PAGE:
Gladney University recently hosted a talk entitled “Practical Self-Care Planning” by Lindsay C. M. Garrett, a licensed clinical social worker (LCSW-S). Self-care might be something you hear about often, but you may not know how to implement it. With society’s presentation of self-care as these huge things we should do to pamper ourselves, it can seem downright unattainable. I was looking forward to hearing this talk to learn about new ways we can all effectively take care of ourselves on a daily basis.
What is Self-Care?
Lindsay points out that society says self-care needs to be these big things we do to pamper ourselves, such as getting massages, going for spa days, or getting pedicures. However, these things aren’t realistic for many of us. Furthermore, many of us may not actually find these things enjoyable.
Lindsay asserts that true self-care is something that nourishes your body and your soul. Self-care is processing your own emotions so you can be emotionally present for the people in your life. Self-care is also doing what you need to do so that you don’t burn out.
Did you know there are actually two types of self-care? I didn’t!
Restorative self-care is what most of us think about when we think about the concept of self-care. Restorative self-care is doing activities that feel good to us, putting our energy into loving relationships, pursuing physical activities that feel nurturing, and prioritizing people and things that fill us up.
Protective self-care is another type of self-care. We engage in protective self-care when we let go of toxic relationships, limit our exposure to social media that makes us feel bad, moderate or eliminate food and drinks that make us feel bad, set boundaries, and let go of ideas of what we “should” do.
Why is Self-Care Important for Parents
Self-care is important for everyone, especially for parents. As a parent, it may be more difficult for you to find time for daily self-care, but it’s important. Taking care of yourself allows you to recharge so that you can be present for your children. When you take care of yourself, you are also modeling for your child how to find balance in our busy, chaotic lives. When parents take care of their personal needs, they find it easier to manage their children’s challenging behaviors, be patient, be present with their children, and stay calm in stressful situations.
Self-Care is Not Selfish
As a parent, you probably feel like your children’s needs should come first, but it’s important to realize that your needs matter, too. Being a parent doesn’t mean you always have to sacrifice your own needs for your children. Instead, it’s about finding a balance. There are certainly times where you will need to sacrifice things you want or need to be there for your children, but it’s important that you don’t completely neglect your own needs.
Meeting your own needs actually helps you be a better parent. So, self-care not only benefits you, it benefits your children as well.
Finding Ways to Implement Self-Care
Lindsay emphasizes that you need to find what works for you in terms of self-care. While your best friend might enjoy a nice bubble bath, you might not find a bubble bath relaxing, and that’s okay.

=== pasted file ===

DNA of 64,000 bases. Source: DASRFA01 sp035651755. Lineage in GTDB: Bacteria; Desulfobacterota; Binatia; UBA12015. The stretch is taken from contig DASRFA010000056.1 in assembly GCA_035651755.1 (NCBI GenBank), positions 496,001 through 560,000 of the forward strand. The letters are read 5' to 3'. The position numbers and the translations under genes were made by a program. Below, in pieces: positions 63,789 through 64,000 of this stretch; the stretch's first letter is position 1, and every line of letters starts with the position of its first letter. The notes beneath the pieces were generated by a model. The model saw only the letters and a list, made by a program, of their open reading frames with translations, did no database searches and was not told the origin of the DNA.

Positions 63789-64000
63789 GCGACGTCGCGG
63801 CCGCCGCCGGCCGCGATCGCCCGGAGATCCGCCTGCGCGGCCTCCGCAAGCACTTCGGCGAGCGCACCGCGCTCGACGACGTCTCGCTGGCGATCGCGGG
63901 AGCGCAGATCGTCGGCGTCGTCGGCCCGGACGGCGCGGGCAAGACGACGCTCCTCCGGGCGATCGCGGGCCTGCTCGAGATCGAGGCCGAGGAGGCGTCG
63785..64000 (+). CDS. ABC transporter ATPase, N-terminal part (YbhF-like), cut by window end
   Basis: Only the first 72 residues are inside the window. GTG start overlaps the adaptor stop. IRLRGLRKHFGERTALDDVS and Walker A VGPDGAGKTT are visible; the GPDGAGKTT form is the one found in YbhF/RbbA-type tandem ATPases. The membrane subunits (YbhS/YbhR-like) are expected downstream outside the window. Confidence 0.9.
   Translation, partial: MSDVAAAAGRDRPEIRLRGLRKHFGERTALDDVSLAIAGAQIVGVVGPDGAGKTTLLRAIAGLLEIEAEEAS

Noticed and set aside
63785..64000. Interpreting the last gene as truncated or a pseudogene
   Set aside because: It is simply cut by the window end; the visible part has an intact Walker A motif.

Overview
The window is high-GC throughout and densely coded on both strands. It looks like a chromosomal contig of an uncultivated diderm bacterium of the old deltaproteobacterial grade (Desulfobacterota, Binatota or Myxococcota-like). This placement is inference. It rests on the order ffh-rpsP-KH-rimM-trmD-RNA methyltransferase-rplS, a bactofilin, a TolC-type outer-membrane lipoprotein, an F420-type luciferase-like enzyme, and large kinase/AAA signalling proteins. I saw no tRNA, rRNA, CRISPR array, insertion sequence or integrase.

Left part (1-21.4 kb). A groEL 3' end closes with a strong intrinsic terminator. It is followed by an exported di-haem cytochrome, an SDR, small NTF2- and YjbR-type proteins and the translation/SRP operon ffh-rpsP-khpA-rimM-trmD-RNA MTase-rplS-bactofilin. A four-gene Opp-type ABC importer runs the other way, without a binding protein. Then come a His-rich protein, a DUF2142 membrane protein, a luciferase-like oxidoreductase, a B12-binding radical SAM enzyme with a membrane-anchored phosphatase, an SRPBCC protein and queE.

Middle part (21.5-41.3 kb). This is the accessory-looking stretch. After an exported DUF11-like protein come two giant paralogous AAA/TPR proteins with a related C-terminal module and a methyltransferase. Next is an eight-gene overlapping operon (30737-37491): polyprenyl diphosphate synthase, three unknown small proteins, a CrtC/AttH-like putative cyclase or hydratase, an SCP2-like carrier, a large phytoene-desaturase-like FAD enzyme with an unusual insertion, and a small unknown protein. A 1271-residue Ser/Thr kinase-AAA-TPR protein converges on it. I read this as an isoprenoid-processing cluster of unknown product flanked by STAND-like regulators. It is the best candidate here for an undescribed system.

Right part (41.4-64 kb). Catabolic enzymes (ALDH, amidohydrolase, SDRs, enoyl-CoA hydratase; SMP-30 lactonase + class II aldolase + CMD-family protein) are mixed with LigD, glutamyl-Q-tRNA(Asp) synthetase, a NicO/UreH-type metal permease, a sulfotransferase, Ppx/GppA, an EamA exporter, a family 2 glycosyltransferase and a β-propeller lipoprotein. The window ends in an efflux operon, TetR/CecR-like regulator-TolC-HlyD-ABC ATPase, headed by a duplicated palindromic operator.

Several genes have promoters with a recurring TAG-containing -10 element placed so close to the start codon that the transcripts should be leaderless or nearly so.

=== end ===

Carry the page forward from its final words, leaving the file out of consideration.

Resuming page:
In determining what works for you, ask yourself what you find rejuvenating. What makes you feel good? What leaves you feeling refreshed? It’s important to find something that both feels good and leaves you feeling energized and refreshed.
Sometimes what feels good may not leave you feeling energized. Lindsay says that as an introvert, she feels good socializing with her friends, but it leaves her feeling drained. As a fellow introvert, I can relate to this. This makes socializing not the best choice as a self-care activity for introverts.
Lindsay suggests thinking about things you liked doing as a child if you are having trouble thinking of things that feel good and refresh you.
Here are a few ideas – dancing, singing, taking your dog for a walk, taking a bubble bath, listening to music, reading a book, watching YouTube videos, chatting with a friend, or cooking.
Once you’ve come up with some activities that make you feel good and refreshed, you must decide if they are realistic for you to do. If something isn’t realistic for you to do, it’s not a good self-care activity for you.
For instance, perhaps you find working out at the gym refreshing and rejuvenating. Is this a realistic activity for you to do regularly? If you have to drive there, spend an hour in the gym, shower, and drive home, it may not be realistic for you due to time constraints. Or perhaps you find massages relaxing and rejuvenating, but you realize they are too expensive for you to get regularly. Try to think of self-care activities that fit into your schedule and budget restraints.
Lindsay suggests figuring out what is appealing to you about an activity that isn’t realistic for you to do regularly and then finding a way to fit that into your daily routine. For instance, you may not have time to go to the gym to work out every day, but you love to exercise. Instead, you could try scheduling short walks throughout your day, dance to a song, or take the stairs instead of the elevator at work.
After you’ve thought of some realistic self-care activities to do, it’s time to add them to your routine. Ideally, you want to do a self-care activity every day. Some people find it helpful to schedule self-care into their routine by writing it down on their calendar. You could also set reminders for self-care activities on your phone or smart device, such as the Amazon Echo or Google Nest.
Adding self-care activities to your existing routine is a good way to ensure that you actually do them. For instance, you could sing in the shower, listen to an audiobook in the car on your way to work, or take a little walk on your lunch break.
Another way to ensure that you do self-care activities is to hold yourself accountable. You can do this by telling a family member or friend about your self-care plan and asking that person to follow up with you.